Tuesday's Child PDF
By Icy Snow Blackstone
Grace McAllister has neither seen nor heard from her father since her mother left him twenty years before. Now, Benjamin Troup McAllister is dead and Grace returns to Temple, Georgia for the reading of his will. She’s in for more than the culture shock of a small Southern town, however, for not only does she inherit nothing, but her father’s will denies his paternity. Enlisting the help of childhood friend Mayfield Donovan, Grace attempts to find her real father.
The bully of her earliest years, May’s grown into a handsome stranger possessing a startling sensuality, wooing Grace while he helps her question her mother’s old friends, as well as Benjamin McAllister’s enemies, of which there are quite a few. As they sift through the facts of her mother’s life and the men who loved her, they uncover a tale of revenge, deception, and murder, and discover a truth neither wants to believe or accept.
Sensuality rating: 3
Cover Art by Bev Haynes
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Never say Never, because if you do, sooner or later, those words will come back to bite you in the ass.
That was what I was thinking as I left the exit ramp from I-75.
The night my mother and I turned our backs on Temple, Georgia, I swore I’d never come back. Actually, my mother was the one doing the swearing. She was holding my hand at the time, but I remember her words, “I don’t care if I ever see this damn town again,” and if that was her attitude, it was good enough for me. I was just a child but if she hated the place, then so did I.
That was my preferred point of view until I received a certified letter two weeks before, informing me my father had died and I was invited, though the wording made it clear it was more than an invitation, to be present at the reading of his will. At first I stated quite plainly to my boss I had no intention of being there. Then curiosity got the better of me. What would a man, who hadn’t seen or heard from or tried in any way to get in touch with his daughter in twenty years, leave to her? I was certain it’d be some laughable amount, like a dollar, or an equally insulting item, like ‘my second best bed’, or some other ridiculous and worthless piece of junk I’d have trouble disposing of before flying home again. Nevertheless, I was curious, so with my boss’s encouragement and blessing, I went, though I felt like the proverbial cat. I was probably going to regret my curiosity when the smoke cleared.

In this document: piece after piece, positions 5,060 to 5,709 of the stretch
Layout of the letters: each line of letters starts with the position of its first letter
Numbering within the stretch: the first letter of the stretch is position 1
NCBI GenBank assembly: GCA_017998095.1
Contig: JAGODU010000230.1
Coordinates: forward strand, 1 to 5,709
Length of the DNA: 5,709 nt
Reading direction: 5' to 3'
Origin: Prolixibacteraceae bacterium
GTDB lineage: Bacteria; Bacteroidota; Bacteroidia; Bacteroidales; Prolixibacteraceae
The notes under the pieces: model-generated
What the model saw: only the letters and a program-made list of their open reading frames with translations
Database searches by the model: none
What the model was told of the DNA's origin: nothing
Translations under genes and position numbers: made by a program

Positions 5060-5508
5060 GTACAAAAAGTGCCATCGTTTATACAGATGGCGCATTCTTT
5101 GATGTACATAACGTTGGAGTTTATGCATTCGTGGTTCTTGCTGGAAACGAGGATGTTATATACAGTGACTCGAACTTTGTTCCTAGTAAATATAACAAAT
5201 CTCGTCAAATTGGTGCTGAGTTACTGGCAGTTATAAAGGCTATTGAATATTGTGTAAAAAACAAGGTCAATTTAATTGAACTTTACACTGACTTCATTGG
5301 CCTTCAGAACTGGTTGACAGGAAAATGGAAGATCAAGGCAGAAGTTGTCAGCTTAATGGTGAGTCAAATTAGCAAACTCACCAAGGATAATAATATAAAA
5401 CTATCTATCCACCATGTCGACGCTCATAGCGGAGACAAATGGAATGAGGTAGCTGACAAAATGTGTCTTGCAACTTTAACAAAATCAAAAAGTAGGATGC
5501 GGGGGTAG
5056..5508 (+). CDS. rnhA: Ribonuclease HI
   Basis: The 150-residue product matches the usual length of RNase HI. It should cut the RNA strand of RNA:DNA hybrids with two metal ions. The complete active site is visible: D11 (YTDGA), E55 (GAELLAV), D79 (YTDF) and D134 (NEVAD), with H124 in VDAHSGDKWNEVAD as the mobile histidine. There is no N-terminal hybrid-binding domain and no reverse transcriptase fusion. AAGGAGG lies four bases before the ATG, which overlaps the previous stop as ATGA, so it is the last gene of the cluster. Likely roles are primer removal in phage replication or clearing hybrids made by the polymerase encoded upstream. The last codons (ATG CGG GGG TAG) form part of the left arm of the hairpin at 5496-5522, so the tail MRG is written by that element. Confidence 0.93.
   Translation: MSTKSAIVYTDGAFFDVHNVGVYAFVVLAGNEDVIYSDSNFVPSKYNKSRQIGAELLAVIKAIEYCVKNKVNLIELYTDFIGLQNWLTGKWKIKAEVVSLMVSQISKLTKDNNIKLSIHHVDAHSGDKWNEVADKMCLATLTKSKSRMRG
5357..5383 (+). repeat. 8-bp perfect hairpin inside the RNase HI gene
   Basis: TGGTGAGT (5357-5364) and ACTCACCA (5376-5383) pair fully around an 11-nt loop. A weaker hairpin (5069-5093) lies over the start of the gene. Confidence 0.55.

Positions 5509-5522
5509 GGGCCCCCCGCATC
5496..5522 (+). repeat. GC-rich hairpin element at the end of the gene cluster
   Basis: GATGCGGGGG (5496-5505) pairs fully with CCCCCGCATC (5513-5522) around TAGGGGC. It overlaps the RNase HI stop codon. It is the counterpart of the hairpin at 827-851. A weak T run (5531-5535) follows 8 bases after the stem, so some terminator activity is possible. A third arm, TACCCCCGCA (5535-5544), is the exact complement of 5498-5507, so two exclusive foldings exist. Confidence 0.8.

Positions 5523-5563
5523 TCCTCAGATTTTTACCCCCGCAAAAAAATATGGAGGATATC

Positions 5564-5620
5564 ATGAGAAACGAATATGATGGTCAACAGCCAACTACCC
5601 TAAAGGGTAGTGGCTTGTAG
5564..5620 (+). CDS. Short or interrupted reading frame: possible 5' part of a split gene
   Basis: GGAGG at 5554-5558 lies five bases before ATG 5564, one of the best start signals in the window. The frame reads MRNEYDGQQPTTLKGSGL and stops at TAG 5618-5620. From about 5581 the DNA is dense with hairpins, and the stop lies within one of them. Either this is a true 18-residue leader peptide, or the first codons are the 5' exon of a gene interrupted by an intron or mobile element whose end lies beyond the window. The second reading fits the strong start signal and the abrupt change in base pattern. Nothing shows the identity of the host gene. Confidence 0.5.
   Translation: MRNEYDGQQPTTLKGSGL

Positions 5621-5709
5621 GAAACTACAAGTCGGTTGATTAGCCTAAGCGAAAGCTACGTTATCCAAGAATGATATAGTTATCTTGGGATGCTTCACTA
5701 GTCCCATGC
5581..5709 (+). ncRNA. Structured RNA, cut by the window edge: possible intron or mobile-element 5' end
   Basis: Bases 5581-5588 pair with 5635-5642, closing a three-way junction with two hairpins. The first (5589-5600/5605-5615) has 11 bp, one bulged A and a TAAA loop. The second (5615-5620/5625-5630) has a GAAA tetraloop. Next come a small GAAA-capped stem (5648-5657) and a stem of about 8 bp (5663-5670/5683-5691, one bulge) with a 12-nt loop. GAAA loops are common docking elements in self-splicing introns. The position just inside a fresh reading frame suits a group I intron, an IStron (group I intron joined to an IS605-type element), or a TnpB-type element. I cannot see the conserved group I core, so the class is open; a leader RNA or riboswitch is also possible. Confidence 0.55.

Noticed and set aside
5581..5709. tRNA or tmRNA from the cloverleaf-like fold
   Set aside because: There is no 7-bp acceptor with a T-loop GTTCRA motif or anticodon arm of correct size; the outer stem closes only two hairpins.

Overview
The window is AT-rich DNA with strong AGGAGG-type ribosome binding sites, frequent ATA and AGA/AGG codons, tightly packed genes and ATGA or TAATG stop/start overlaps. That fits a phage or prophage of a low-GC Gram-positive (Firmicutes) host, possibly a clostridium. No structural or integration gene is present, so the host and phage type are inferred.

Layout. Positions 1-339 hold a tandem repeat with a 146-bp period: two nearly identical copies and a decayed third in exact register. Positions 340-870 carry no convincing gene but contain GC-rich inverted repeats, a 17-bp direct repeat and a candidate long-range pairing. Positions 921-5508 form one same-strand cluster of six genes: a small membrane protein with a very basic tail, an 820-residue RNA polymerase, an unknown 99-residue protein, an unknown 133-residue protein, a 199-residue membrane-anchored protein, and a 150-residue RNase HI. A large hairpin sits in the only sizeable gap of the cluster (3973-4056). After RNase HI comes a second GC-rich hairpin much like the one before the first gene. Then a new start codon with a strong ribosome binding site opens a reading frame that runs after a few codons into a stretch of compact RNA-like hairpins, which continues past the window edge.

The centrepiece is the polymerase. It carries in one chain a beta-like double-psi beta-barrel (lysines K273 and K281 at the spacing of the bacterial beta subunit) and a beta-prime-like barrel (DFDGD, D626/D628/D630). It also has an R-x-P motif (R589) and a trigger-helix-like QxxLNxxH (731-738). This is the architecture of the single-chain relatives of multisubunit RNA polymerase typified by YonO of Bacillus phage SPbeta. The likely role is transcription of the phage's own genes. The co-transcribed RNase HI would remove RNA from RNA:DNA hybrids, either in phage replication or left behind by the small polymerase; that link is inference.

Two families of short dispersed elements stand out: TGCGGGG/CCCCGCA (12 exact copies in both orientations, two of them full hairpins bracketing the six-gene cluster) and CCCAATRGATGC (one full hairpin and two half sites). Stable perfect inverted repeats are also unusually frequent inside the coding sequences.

There was another reason I went, something which had nagged at me for years. He’d married again and I had a half-brother and sister I’d never seen, in fact didn’t even know their names. That same curiosity made me want to see just how alike we were.
I’d made reservations at Temple Manor. There was a Holiday Inn on the outskirts just past the ramp, but I had a memory of the Manor from when I lived in Temple. Not a clear memory, of course, just an impression of an elaborate, red-bricked building with those revolving doors a five-year-old thought so amazing, and an overhang similar to a theater marquee, decorated with beautifully carved swags and festoons. I’d never been inside but the exterior fascinated me so that whenever we were downtown, Mama and I would always walk by the old hotel so I could stand and stare at that ornate façade.
I wondered if the image in my mind’s-eye was still accurate and hoped the place hadn’t turned seedy and become rundown in the interim. If so, I’d settle up, posthaste, and high-tail it back to the Holiday Inn. Pronto.
I was coming into the city limits now. Before me loomed an old train station. I’d forgotten about that.